Australian Aboriginal Studies     Full-text available via subscription   (Followers: 9, SJR: 0.109, h-index: 6)
Australian Advanced Aesthetics     Full-text available via subscription   (Followers: 4)
Australian Ageing Agenda     Full-text available via subscription   (Followers: 5)
Australian and Aotearoa New Zealand Psychodrama Association J.     Full-text available via subscription  
Australian and New Zealand Continence J.     Full-text available via subscription   (Followers: 3)
Australian and New Zealand Sports Law J.     Full-text available via subscription   (Followers: 8)
Australian Archaeology     Full-text available via subscription   (Followers: 12, SJR: 0.491, h-index: 15)
Australian Art Education     Full-text available via subscription   (Followers: 7)
Australian Bookseller & Publisher     Full-text available via subscription   (Followers: 1)
Australian Bulletin of Labour     Full-text available via subscription   (Followers: 3)
Australian Canegrower     Full-text available via subscription   (Followers: 2)
Australian Coeliac     Full-text available via subscription   (Followers: 2)
Australian Cottongrower, The     Full-text available via subscription   (Followers: 1)
Australian Educational and Developmental Psychologist, The     Full-text available via subscription   (Followers: 7, SJR: 0.143, h-index: 4)
Australian Family Physician     Full-text available via subscription   (Followers: 3, SJR: 0.364, h-index: 31)
Australian Field Ornithology     Full-text available via subscription   (Followers: 4, SJR: 0.141, h-index: 6)
Australian Forest Grower     Full-text available via subscription   (Followers: 4)
Australian Forestry     Full-text available via subscription   (Followers: 2, SJR: 0.252, h-index: 24)
Australian Grain     Full-text available via subscription   (Followers: 3)
Australian Holstein J.     Full-text available via subscription   (Followers: 1)
Australian Humanist, The     Full-text available via subscription   (Followers: 3)
Australian Indigenous Law Review     Full-text available via subscription   (Followers: 17)
Australian Intl. Law J.     Full-text available via subscription   (Followers: 27)
Australian J. of Acupuncture and Chinese Medicine     Full-text available via subscription   (Followers: 2, SJR: 0.106, h-index: 3)
Australian J. of Adult Learning     Full-text available via subscription   (Followers: 13, SJR: 0.159, h-index: 7)
Australian J. of Advanced Nursing     Full-text available via subscription   (Followers: 11, SJR: 0.225, h-index: 26)
Australian J. of Asian Law     Full-text available via subscription   (Followers: 5)
Australian J. of Cancer Nursing     Full-text available via subscription   (Followers: 10)
Australian J. of Civil Engineering     Full-text available via subscription   (Followers: 4, SJR: 0.17, h-index: 3)
Australian J. of Dyslexia and Learning Difficulties     Full-text available via subscription   (Followers: 8)
Australian J. of Emergency Management     Full-text available via subscription   (Followers: 8, SJR: 0.401, h-index: 18)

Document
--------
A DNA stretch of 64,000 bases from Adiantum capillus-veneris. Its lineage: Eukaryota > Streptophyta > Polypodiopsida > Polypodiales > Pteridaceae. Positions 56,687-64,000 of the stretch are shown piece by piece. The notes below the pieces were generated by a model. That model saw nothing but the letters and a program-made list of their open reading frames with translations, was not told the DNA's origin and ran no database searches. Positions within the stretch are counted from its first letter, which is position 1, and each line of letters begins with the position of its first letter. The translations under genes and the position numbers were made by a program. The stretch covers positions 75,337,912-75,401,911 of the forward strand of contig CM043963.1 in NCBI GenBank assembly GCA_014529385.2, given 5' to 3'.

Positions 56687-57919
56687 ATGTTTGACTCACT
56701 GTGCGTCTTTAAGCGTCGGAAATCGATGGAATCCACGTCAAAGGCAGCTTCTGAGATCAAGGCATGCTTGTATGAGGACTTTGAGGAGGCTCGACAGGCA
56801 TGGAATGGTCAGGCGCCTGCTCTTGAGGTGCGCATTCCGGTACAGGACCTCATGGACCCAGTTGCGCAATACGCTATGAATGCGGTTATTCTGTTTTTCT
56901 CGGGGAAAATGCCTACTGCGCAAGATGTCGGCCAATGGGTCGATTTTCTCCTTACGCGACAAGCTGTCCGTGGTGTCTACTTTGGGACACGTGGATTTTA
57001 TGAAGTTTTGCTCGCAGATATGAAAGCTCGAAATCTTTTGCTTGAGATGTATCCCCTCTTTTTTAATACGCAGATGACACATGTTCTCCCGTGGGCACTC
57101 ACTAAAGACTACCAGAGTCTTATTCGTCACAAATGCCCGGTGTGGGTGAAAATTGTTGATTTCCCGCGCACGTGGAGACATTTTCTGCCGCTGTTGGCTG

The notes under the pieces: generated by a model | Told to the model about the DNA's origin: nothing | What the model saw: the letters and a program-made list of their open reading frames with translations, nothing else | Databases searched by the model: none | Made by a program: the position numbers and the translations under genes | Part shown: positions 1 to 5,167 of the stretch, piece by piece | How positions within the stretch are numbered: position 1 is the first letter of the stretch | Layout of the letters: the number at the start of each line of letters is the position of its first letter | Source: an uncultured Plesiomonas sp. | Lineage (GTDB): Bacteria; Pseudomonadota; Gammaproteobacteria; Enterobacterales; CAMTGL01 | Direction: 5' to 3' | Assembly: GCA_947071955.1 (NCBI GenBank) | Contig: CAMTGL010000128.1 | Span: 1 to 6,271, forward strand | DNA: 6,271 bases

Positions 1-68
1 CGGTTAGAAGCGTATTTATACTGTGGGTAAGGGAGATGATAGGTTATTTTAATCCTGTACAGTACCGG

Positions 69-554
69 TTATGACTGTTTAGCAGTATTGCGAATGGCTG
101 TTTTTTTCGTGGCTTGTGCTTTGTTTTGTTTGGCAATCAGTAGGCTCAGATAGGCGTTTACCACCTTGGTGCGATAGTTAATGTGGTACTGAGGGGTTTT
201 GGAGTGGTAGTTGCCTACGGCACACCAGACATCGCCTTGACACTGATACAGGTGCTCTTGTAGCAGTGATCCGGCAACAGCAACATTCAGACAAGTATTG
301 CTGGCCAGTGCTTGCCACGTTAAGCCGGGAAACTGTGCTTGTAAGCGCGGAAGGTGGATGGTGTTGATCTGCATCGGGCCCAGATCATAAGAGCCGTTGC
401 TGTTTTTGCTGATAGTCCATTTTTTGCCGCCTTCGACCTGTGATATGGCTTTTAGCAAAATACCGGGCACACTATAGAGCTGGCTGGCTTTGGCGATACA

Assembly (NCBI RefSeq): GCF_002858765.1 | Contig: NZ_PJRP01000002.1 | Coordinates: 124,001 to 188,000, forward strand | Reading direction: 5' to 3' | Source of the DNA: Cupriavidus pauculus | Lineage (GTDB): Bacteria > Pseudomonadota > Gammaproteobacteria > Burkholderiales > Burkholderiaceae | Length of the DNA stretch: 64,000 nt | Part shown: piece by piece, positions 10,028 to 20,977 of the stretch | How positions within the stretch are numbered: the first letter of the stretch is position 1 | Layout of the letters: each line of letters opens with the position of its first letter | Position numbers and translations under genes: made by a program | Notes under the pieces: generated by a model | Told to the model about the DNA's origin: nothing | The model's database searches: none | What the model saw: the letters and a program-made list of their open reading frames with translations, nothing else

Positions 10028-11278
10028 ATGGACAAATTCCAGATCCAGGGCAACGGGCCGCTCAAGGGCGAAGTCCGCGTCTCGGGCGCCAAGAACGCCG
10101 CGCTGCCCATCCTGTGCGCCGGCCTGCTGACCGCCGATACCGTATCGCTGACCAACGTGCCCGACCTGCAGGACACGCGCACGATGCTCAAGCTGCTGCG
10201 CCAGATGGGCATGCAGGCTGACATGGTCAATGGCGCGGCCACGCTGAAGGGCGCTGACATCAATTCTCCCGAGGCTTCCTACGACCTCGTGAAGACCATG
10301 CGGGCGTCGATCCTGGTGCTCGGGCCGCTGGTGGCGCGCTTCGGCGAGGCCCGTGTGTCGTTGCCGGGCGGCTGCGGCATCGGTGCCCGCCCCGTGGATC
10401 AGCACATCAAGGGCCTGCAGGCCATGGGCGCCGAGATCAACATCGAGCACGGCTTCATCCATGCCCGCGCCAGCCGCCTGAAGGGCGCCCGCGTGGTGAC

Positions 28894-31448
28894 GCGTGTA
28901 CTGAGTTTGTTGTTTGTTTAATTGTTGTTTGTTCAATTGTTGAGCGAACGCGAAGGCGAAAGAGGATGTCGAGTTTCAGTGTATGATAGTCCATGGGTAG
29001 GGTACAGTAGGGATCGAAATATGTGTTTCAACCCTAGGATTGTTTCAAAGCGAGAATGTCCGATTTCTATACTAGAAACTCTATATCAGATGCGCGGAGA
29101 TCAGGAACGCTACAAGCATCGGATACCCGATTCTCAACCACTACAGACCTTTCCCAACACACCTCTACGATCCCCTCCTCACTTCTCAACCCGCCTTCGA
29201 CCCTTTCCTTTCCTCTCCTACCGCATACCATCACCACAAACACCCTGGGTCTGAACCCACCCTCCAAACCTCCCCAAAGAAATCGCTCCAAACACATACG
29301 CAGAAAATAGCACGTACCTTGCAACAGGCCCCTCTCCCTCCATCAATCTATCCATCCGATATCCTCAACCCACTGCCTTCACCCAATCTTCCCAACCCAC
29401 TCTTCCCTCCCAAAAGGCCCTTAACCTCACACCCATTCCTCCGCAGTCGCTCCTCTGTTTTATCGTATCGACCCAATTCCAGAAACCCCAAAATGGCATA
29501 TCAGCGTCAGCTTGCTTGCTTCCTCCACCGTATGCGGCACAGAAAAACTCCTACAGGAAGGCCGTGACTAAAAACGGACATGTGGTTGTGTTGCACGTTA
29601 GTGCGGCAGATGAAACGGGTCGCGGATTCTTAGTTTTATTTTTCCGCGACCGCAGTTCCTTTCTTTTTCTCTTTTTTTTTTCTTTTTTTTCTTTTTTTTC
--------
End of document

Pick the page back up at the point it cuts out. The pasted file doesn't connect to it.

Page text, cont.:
Australian J. of French Studies     Full-text available via subscription   (Followers: 7, SJR: 0.1, h-index: 5)
Australian J. of Herbal Medicine     Full-text available via subscription   (Followers: 3, SJR: 0.109, h-index: 7)
Australian J. of Language and Literacy, The     Full-text available via subscription   (Followers: 4, SJR: 0.399, h-index: 9)
Australian J. of Legal History     Full-text available via subscription   (Followers: 18)
Australian J. of Mechanical Engineering     Full-text available via subscription   (Followers: 3, SJR: 0.129, h-index: 4)
Australian J. of Medical Science     Full-text available via subscription   (Followers: 1, SJR: 0.122, h-index: 5)
Australian J. of Multi-Disciplinary Engineering     Full-text available via subscription   (Followers: 2)
Australian J. of Music Education     Full-text available via subscription   (Followers: 3)
Australian J. of Music Therapy     Full-text available via subscription   (Followers: 6)
Australian J. of Parapsychology     Full-text available via subscription   (Followers: 1)
Australian J. of Social Issues     Full-text available via subscription   (Followers: 6, SJR: 0.178, h-index: 20)
Australian J. of Structural Engineering     Full-text available via subscription   (Followers: 6, SJR: 0.296, h-index: 8)
Australian J. of Water Resources     Full-text available via subscription   (Followers: 6, SJR: 0.226, h-index: 9)
Australian J. on Volunteering     Full-text available via subscription   (Followers: 1)
Australian J.ism Review     Full-text available via subscription   (Followers: 7)
Australian Life Scientist     Full-text available via subscription   (Followers: 2, SJR: 0.1, h-index: 2)
Australian Literary Studies     Full-text available via subscription   (Followers: 5, SJR: 0.1, h-index: 6)
Australian Mathematics Teacher, The     Full-text available via subscription   (Followers: 7)
Australian Nursing J. : ANJ     Full-text available via subscription   (Followers: 6)
Australian Orthoptic J.     Full-text available via subscription